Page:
Seaton Carew is a small seaside resort between Hartlepool and the mouth of the River Tees complete with arcades, ice cream parlours and classic fish and chip shops. The golden sands beach here is expansive and is a great place to relax next to the North Sea. If you have your walking shoes on, you can walk all along the promenade up to the final destination in this ultimate guide to the Tees Valley; Hartlepool Marina.
Last but by no means least is Hartlepool Marina. A great place to end a trip through the Tees Valley with a huge range of independent cafes, bars and restaurants; there’s something here for everyone. The marina itself has room for 500 boats to dock and just across the water you will see the HMS Trincomalee, Britain’s oldest warship that still floats to this day. The ship is within the National Museum of the Royal Navy which is well worth a look too.
Anyway, you’ve most likely come to Hartlepool Marina for a few drinks and a bite to eat. As I said, there’s a wide range of cuisines available and we settled on Kilimanjaro which serves up a mix of African and Caribbean food. As expected, there are parmos on the menu with a twist and I can recommend the RastaHot version which was clearly massive but also very spicy. You won’t need to eat for days.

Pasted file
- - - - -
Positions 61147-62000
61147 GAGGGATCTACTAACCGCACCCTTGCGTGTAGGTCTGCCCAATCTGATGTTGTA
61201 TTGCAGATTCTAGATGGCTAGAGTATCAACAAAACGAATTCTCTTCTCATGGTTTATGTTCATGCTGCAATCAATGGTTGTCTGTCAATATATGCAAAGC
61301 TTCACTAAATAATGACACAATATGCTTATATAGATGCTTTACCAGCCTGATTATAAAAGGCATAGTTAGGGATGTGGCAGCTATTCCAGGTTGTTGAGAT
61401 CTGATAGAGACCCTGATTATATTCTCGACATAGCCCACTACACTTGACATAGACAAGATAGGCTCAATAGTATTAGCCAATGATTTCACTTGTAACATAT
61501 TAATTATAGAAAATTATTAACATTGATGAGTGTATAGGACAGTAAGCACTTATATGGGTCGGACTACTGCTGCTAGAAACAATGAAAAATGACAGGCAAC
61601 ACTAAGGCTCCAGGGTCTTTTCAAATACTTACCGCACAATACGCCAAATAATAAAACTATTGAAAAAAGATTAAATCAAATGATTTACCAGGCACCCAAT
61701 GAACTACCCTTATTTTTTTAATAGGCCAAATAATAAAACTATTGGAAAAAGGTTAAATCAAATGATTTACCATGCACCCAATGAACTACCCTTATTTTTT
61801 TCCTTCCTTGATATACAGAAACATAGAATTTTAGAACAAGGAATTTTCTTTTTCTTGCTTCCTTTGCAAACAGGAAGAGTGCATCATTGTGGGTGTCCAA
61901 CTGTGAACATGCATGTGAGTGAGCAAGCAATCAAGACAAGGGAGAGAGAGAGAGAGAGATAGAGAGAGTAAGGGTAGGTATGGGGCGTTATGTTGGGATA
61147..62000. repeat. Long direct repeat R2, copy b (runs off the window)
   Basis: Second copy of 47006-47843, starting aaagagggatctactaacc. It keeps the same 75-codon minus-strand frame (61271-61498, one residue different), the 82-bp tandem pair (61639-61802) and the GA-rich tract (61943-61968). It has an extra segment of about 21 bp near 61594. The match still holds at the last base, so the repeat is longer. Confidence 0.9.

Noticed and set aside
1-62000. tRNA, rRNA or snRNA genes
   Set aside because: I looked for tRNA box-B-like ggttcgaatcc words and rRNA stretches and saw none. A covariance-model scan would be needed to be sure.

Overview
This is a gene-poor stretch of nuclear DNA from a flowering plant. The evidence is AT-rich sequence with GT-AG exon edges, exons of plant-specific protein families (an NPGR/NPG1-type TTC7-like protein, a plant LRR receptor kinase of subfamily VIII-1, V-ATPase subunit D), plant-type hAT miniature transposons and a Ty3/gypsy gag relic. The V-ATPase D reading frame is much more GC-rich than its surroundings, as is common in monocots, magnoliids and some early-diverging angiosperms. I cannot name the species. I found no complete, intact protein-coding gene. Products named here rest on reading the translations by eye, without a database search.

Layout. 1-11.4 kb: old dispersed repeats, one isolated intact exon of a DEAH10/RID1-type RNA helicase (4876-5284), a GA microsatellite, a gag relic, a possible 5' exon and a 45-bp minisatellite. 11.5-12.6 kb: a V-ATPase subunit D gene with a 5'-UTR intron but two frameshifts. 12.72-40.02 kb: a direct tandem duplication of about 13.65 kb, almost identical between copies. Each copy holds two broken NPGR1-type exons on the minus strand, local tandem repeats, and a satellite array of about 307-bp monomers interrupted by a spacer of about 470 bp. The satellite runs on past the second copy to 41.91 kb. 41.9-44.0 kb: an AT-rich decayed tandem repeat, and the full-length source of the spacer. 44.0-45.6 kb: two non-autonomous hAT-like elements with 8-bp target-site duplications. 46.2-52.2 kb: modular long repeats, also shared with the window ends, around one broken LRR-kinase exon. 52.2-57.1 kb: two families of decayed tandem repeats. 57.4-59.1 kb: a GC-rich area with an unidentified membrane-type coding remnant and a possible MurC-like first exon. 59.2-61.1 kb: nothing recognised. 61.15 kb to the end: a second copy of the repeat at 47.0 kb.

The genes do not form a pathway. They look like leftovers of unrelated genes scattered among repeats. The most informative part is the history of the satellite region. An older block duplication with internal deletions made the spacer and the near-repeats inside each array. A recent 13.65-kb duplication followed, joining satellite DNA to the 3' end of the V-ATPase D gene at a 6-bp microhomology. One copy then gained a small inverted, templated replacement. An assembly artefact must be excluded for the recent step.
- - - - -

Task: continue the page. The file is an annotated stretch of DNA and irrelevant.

Getting To/From The Tees Valley
For those travelling from afar, the easiest way to access the Tees Valley is off the A1 at Darlington where you can then head east towards the coast! Darlington train station is on the East Coast mainline from London to Edinburgh and you can then get trains across the region to the bigger towns and cities.
Where To Stay In The Tees Valley
As you can imagine there are a wide range of places to stay on offer in the Tees Valley but it depends entirely on your budget and what you’re looking for. For all out luxury you could stay at Rockliffe Hall or Wynyard Hall, you could stay in a luxury lodge at Whinstone View or in a chain hotel such as the Hampton by Hilton in Stockton-on-Tees. All are great options and you could easily stay anywhere in the Tees Valley and have easy access to the whole of the region.
Hopefully, you have enjoyed checking out what the Tees Valley has to offer and I’m sure that there will be many of you looking to arrange a trip to the region. I’m more than happy to help with more tips and recommendations, just leave me a comment below or drop me an email. For more information though, I’d head straight to the Enjoy Tees Valley website where you can find a wealth of travel tips and up to date guides on what’s on at any given time!
This post was written in partnership with Enjoy Tees Valley who invited me on a press trip throughout the region.